Inside (the Beltway) Scoop

By | February 3, 2017

Congress Still Discussing Process for Completing 2017 Spending Bills; Senate Appropriations Panel Finalizes Rosters; Trump Cabinet Nominees Considered By Committees

House Appropriations Committee leaders are beginning conversations about how to fund government agencies for the remainder of fiscal year (FY) 2017 after the current “continuing resolution” (CR) expires on April 28. Sometime before that date, Congress will have to pass another CR or complete work on the unfinished 2017 spending bills.

Following the Appropriations Committee’s first meeting of the year on January 24, Labor, Health and Human Services Subcommittee Chairman Tom Cole (R-OK) told reporters it is possible that several of the remaining bills could be combined into a single package before April. Cole also indicated that appropriators are expecting to receive requests from the Trump administration for additional funds for the Department of Defense and Department of Homeland Security, which could further impact the discussions on how to proceed.

House Appropriations Committee Chairman Rodney Frelinghuysen said he would like to ensure that there is adequate funding for defense without having to make deep cuts to non-defense programs. The chairman confirmed he has had conversations with Chairman Cole, adding, “I’m mindful that a lot of the other subcommittees are concerned about their allocations and their priorities including Mr. Cole. I don’t want to shortchange anybody.”

As their House counterparts began thinking about legislative business, Senate Appropriations Committee Chairman Thad Cochran (R-MS) and ranking member Patrick Leahy (D-VT) announced the leadership and complete rosters of the 12 subcommittees. Five of the subcommittees have new chairmen including the Military Construction/Veterans Affairs panel that oversees the VA research program and is now led by Jerry Moran (R-KS). This subcommittee also has a new top Democrat, Brian Schatz (HI).  John Hoeven (R-ND) replaced Senator Moran as chairman of the Agriculture Subcommittee that has jurisdiction over funding for competitive agriculture research. Although Richard Shelby (R-AL) remains the chair of the subcommittee (Commerce, Justice, Science) with oversight of the budget for the National Science Foundation, Jeanne Shaheen (NH) is the new ranking Democrat. Several other subcommittees also have new members including:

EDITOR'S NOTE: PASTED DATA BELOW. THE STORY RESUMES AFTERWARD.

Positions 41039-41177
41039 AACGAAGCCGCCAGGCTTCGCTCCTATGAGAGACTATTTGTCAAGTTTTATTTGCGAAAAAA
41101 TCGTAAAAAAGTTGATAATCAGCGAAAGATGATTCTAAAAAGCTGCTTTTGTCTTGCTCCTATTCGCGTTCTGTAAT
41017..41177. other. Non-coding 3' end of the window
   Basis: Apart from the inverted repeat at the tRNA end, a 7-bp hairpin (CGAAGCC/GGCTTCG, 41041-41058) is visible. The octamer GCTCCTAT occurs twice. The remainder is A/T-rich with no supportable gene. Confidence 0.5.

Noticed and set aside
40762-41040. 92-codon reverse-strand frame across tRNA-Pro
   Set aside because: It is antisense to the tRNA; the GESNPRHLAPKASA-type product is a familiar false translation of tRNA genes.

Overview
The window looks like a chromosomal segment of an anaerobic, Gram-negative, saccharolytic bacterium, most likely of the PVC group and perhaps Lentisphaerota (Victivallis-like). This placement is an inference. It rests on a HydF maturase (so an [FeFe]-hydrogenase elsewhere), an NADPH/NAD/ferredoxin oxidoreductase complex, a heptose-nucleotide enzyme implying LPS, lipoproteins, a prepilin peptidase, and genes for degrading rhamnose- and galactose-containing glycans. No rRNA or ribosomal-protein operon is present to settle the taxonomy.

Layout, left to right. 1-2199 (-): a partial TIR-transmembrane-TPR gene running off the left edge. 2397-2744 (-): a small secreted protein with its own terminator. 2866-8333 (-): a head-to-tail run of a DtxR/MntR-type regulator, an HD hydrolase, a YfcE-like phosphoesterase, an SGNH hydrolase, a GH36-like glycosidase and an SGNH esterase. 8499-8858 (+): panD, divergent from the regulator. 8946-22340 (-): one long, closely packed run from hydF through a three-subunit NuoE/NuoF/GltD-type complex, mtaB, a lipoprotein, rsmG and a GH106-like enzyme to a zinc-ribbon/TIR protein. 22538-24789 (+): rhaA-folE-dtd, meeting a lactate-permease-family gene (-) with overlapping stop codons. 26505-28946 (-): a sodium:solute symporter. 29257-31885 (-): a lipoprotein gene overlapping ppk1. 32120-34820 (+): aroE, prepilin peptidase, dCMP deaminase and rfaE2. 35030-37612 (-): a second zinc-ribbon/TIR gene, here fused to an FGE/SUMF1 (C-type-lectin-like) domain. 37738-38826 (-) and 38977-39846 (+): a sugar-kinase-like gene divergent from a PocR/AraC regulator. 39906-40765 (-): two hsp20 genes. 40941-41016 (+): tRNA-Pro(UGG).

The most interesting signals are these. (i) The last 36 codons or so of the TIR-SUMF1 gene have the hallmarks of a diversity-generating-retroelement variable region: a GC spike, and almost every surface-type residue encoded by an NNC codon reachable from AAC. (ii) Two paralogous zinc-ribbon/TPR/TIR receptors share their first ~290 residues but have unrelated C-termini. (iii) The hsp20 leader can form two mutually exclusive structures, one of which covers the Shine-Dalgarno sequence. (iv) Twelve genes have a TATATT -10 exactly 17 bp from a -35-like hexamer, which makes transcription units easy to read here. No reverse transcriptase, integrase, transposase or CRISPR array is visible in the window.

Agriculture

Marco Rubio (R-FL)

Commerce, Justice, Science

John Kennedy (R-LA)
Brian Schatz (D-HI)
Joe Manchin (D-WV)
Chris Van Hollen (D-MD)

Energy & Water

John Kennedy (R-LA)

 Labor, Health & Human Services

John Kennedy (R-LA)
Marco Rubio (R-FL)

Military Construction/Veterans Affairs

Jerry Moran (R-KS)Marco Rubio (R-FL)

(Italic text denotes freshmen senators)

Senators also continued consideration of President Trump’s cabinet nominees. The Senate Health, Education, Labor and Pensions (HELP) Committee held a hearing on Representative Tom Price’s (R-GA) nomination for Secretary of the Department of Health and Human Services (HHS). During the hearing, Price paid tribute to the HHS staff, stating they are “doing incredible work to develop new drugs and treatment options, driven by scientists conducting remarkable research.” He added that HHS plays a critical role in fulfilling a promise that has been made to “maintain and expand America’s leading role in American medical innovation and treatment of radical disease.” In response to a question from Senator Susan Collins (R-ME) about whether he supports increases in funding for the National Institutes of Health (NIH), Price said, “NIH is a treasure for our country and the kind of thing we should be doing to find cures for diseases.”

Representative Price also appeared before the Senate Finance Committee, the panel designated to vote on whether to send his nomination to the full Senate for consideration. Price’s testimony was similar to his statement to the HELP Committee and he again acknowledged HHS employees and the scientific community. On February 1, the Finance Committee approved Price’s nomination although no Democrats participated in the vote. A Senate vote on Price’s nomination could occur as early as the week of February 6.

Funding for research was also discussed at Senate Budget and Homeland Security and Government Affairs Committee hearings for Representative Mick Mulvaney (R-SC), President Trump’s nominee to become Director of the Office of Management and Budget. Senator Kamala Harris (D-CA) asked Mulvaney if he would support increasing budgets for the federal research agencies, and he replied, “Generally, I do believe that there is a proper role for the federal government in research.” In response to a question from Senator John McCain (R-AZ) about whether increases in defense spending should be offset with decreases in non-defense discretionary spending, Mulvaney said, “I have voted regularly and plan to advise the president that the best possible route forward is to raise the top line defense number and of course have reductions in non-defense discretionary spending.” Mulvaney’s nomination was approved by both committees on February 2.

 

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